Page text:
Two years later, we finally have the Street Fighter V we always wanted.
When Street Fighter V arrived back in 2016, it was almost universally panned. It was the guts of a brilliant video game without a body, core fighting mechanics without enough modes or excitement to hold gamers attention. It was a massive and frustrating misstep for a beloved franchise, and Capcoms been playing catch up ever since.
And now, Capcoms finally caught up. With Street Fighter V: Arcade Edition, we finally have the Street Fighter V title we deserved, and you have a reason to buy back into the series if you were patiently waiting. The fifth proper Street Fighter game is now a truly complete fighter, chock full of modes and characters and enough brawling goodness to keep you invested for months. And if you bought the game two years ago, its beefed up for you too; Street Fighter V gamers get all the base pieces as a free update.
The core fighting in Street Fighter V was always good, and it remains strong. Its strong, steady battling with a V-Trigger gameplay mechanic that helps change the game, but Capcom knows it needs more this time around. So now, characters have secondary V-Triggers, giving veteran gamers something new to explore.
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Its all that much easier to explore, too, because of a new Training mode. At the highest levels, Street Fighter has never been a super-accessible fighter; its long been full of challenge and precision. Now, its easier to hone that precision with a Training mode that displays framerate data. Online gamers, whether first-timer or veteran, will appreciate this tremendously; this is how you become a better gamer.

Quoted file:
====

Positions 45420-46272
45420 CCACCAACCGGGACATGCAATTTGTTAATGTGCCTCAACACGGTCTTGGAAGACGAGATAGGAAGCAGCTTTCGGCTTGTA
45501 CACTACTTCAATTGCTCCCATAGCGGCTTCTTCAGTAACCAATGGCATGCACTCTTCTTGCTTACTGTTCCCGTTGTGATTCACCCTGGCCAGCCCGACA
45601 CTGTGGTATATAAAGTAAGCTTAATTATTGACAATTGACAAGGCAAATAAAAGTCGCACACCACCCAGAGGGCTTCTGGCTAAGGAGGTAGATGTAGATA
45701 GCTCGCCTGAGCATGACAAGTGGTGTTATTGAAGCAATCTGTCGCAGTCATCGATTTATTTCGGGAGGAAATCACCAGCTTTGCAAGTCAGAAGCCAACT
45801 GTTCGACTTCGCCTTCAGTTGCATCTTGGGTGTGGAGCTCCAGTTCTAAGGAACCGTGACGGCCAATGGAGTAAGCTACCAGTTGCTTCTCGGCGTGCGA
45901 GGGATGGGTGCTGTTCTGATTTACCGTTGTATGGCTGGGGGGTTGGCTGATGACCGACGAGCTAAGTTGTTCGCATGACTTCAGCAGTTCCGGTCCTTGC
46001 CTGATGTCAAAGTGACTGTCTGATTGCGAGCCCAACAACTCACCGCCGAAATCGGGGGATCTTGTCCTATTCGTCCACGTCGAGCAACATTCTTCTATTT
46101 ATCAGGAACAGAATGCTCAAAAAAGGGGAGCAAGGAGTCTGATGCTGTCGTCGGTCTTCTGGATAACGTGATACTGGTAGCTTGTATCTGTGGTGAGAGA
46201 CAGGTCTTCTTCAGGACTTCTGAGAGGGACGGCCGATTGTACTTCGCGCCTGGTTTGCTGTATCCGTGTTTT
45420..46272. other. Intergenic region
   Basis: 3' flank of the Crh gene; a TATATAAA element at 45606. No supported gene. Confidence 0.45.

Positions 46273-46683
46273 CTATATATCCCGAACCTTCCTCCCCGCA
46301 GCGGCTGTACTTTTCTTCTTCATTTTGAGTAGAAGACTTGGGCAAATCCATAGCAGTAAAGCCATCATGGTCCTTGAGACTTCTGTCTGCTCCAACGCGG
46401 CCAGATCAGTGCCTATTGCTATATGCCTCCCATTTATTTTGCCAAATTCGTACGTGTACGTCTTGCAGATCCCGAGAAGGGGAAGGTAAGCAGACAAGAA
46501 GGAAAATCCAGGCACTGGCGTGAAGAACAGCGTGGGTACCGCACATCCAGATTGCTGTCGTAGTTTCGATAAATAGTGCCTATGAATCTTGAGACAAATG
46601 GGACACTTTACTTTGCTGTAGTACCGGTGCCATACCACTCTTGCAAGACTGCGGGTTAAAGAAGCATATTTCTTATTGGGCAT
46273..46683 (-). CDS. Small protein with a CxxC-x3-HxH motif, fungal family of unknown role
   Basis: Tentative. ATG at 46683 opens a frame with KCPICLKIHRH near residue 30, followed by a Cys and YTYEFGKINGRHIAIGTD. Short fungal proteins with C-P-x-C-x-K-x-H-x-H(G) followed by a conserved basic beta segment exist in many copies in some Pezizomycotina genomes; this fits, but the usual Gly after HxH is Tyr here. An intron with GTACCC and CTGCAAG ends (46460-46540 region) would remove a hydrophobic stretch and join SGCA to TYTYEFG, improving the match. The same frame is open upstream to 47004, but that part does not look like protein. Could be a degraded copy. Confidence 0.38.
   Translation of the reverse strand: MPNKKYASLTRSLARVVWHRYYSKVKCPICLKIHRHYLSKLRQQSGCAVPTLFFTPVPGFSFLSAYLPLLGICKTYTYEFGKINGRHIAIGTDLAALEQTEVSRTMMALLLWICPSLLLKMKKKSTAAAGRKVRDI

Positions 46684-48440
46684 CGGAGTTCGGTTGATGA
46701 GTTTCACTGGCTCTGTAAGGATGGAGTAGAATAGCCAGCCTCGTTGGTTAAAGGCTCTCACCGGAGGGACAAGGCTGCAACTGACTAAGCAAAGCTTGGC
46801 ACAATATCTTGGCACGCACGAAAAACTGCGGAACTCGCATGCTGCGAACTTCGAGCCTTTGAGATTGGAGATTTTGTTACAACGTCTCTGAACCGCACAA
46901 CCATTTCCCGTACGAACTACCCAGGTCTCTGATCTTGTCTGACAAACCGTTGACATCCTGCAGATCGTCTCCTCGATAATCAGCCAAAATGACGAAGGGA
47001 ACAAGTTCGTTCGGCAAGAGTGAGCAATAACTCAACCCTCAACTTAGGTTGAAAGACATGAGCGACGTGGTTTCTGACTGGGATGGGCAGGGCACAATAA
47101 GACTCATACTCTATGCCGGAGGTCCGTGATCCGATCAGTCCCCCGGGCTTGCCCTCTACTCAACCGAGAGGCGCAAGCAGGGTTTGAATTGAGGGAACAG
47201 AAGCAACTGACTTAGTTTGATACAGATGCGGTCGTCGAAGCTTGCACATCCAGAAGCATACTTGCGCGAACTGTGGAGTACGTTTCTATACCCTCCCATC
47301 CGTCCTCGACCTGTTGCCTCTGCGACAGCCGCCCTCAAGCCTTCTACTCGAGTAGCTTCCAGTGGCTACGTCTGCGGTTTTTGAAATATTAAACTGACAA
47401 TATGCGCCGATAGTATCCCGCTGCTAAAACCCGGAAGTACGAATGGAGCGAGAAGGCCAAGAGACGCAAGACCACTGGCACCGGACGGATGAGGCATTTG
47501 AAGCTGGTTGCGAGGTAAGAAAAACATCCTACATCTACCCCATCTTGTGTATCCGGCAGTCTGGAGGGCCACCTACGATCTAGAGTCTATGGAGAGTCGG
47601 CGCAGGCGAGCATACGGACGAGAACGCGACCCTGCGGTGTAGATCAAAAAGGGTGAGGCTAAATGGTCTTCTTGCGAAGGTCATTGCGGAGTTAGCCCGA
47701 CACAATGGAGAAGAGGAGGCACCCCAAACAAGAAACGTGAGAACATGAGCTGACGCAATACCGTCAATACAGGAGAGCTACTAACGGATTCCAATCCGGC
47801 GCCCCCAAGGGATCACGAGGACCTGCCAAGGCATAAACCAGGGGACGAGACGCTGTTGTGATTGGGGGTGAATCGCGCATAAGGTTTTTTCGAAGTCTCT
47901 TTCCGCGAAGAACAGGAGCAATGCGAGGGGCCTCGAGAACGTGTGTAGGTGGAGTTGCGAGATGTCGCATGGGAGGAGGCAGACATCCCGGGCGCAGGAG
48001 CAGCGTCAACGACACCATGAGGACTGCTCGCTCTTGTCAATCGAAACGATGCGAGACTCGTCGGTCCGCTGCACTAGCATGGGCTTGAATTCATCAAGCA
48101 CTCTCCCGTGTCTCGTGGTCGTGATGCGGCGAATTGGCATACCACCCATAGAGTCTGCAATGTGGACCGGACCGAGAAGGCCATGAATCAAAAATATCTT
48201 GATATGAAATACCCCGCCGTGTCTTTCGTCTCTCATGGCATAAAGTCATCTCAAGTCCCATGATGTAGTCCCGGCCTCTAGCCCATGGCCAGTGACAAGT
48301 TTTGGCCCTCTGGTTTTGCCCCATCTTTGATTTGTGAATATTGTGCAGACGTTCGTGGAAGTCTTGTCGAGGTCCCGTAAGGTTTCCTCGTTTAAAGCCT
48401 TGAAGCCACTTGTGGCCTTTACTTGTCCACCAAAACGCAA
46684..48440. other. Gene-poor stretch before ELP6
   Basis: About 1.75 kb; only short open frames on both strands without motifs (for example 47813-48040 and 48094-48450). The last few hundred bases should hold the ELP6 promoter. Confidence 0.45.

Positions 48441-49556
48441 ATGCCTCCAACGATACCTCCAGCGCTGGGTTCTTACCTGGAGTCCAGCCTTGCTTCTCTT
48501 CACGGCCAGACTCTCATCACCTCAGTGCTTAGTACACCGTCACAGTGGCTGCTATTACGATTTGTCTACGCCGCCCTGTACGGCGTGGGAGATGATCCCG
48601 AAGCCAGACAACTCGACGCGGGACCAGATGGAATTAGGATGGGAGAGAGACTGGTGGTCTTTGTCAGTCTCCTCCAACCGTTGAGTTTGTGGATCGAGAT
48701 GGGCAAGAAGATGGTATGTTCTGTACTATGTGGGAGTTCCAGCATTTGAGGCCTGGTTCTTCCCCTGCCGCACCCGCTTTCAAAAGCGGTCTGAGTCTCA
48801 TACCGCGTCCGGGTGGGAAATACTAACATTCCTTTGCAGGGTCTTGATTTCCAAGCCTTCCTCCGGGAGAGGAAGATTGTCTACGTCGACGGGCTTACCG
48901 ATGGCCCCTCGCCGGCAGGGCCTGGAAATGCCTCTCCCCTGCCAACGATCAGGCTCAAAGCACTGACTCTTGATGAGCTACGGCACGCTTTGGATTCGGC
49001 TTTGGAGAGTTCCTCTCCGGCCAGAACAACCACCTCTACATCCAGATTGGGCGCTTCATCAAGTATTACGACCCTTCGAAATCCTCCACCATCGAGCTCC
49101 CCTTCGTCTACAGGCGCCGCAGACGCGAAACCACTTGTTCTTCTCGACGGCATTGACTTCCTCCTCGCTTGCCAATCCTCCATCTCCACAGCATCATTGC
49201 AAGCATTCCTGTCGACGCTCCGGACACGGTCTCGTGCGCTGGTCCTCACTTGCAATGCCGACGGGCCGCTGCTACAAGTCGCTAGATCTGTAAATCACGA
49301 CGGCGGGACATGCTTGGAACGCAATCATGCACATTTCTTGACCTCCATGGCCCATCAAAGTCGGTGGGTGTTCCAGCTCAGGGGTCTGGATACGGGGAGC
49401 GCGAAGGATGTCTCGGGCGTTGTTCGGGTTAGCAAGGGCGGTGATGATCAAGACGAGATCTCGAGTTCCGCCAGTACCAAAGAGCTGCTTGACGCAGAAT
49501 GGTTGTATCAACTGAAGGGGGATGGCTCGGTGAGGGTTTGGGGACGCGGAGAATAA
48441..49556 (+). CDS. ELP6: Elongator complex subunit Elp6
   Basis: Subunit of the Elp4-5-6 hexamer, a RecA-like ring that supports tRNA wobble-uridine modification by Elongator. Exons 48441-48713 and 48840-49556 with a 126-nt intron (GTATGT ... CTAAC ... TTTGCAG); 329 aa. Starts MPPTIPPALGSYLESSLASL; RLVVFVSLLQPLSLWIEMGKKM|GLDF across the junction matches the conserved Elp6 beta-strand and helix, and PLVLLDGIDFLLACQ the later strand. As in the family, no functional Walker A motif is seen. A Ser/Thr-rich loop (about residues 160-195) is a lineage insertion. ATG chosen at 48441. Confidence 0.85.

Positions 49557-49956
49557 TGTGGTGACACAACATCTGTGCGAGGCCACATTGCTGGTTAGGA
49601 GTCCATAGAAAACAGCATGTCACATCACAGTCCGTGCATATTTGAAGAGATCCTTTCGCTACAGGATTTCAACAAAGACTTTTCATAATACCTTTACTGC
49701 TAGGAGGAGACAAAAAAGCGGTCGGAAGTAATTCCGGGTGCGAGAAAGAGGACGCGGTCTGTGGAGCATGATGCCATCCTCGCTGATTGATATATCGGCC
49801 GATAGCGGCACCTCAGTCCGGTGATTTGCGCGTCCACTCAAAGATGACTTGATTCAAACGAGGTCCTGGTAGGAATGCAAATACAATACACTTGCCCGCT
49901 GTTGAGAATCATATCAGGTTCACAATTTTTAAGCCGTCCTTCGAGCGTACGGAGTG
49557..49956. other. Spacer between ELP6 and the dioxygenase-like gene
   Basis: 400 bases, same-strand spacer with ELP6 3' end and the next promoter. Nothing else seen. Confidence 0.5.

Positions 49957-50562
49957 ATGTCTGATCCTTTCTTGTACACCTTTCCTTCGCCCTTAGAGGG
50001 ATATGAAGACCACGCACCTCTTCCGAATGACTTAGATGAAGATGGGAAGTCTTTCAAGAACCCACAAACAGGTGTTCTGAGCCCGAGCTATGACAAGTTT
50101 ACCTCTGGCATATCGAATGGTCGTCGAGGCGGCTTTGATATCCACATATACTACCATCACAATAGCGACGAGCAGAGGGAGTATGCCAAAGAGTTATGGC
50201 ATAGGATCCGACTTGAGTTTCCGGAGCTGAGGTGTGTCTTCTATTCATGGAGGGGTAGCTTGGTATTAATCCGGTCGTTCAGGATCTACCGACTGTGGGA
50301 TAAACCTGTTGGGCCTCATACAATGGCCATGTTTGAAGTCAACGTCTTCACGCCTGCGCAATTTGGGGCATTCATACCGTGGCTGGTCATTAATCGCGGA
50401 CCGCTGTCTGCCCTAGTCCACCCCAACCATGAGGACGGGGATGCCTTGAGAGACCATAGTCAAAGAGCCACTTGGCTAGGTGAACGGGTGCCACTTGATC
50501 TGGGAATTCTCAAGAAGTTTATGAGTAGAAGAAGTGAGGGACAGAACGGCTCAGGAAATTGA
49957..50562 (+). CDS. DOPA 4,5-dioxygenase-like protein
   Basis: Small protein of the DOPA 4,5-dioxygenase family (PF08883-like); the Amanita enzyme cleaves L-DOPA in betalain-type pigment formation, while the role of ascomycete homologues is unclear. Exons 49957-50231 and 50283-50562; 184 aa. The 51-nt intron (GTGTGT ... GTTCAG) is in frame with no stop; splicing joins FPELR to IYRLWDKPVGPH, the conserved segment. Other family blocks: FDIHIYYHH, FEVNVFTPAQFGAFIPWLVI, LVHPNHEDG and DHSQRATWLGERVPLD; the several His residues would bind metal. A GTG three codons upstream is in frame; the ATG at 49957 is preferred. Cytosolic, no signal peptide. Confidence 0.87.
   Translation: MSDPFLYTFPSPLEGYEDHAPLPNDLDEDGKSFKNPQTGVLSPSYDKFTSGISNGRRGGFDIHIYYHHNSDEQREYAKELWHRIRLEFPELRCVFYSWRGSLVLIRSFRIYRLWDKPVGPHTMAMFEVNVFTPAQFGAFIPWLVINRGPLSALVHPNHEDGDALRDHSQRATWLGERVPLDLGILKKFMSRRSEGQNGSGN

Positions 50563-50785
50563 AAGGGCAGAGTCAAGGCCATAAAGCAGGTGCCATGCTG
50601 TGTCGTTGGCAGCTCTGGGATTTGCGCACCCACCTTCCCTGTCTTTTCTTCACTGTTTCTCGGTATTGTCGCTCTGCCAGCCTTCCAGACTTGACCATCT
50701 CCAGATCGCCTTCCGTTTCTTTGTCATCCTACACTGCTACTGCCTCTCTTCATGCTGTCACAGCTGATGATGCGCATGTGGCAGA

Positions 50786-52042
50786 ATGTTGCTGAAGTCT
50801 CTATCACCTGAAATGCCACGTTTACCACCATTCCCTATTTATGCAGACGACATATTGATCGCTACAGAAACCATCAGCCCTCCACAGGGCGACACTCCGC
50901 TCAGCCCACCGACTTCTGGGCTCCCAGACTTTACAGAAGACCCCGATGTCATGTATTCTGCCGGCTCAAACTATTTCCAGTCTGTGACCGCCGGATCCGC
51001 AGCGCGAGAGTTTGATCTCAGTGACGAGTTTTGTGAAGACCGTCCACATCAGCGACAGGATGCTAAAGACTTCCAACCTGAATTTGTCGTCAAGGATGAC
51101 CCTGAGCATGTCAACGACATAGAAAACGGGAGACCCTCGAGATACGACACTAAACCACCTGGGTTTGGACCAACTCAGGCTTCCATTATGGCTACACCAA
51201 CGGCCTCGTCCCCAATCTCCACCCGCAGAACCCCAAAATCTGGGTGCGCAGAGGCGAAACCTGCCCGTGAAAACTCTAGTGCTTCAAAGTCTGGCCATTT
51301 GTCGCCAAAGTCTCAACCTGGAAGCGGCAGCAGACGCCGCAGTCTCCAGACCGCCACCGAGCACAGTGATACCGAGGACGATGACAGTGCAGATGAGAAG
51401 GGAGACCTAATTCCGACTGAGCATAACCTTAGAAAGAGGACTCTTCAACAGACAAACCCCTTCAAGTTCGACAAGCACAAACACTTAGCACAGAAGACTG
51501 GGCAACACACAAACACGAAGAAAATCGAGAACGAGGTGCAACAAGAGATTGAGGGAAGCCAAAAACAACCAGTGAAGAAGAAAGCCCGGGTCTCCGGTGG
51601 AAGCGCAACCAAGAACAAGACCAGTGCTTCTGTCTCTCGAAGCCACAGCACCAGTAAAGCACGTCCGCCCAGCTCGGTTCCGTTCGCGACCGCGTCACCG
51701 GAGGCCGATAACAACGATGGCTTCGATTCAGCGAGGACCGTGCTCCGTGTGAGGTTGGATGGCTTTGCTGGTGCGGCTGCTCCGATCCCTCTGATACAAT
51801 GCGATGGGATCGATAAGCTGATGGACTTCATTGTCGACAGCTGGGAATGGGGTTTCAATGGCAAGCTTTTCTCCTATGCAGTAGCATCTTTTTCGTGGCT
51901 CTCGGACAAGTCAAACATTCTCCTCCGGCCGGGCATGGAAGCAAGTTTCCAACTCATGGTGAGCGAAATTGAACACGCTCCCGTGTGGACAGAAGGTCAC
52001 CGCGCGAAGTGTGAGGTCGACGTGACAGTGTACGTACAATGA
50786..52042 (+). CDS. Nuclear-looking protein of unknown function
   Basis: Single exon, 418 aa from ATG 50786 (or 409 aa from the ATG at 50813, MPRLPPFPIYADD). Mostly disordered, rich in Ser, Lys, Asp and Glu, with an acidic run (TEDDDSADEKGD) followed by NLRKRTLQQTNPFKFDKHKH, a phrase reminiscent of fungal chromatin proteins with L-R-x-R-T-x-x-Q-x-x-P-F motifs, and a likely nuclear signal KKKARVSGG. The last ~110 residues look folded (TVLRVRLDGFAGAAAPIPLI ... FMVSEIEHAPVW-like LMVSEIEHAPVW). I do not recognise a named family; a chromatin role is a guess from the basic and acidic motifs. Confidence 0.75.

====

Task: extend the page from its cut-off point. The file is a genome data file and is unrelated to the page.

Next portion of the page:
Not interested in becoming the worlds greatest online Street Fighter? No problem, because Street Fighter V still has something for you, too. Theres finally a respectable arcade mode. Actually, its more than respectable; its stellar, driven by a fun, nostalgic idea.
Essentially, there are six versions of the Arcade mode, each corresponding to a different classic Street Fighter title. Each has its own collection of adversaries and its own ending, and each limits you to the fighters who were available in that edition of Street Fighter. And each has little flourishes that will remind longtime gamers of the classic Street Fighter titles, everything from campy background moments to arcade bash moments.
Extra battles and challenges round out a massive package that feels fulfilling – but still finds ways to eat at your wallet. There are still costumes and stages to purchase, and you can buy these with either Fight Money earned in-game . . . or real money.
Then again, the real money you spend on the base game of Street Fighter V: Arcade Edition is more than worthwhile.
Two years later, its finally the game you always wanted.
Reviewed on Sony PlayStation 4 ProAvailable on PlayStation 4, PC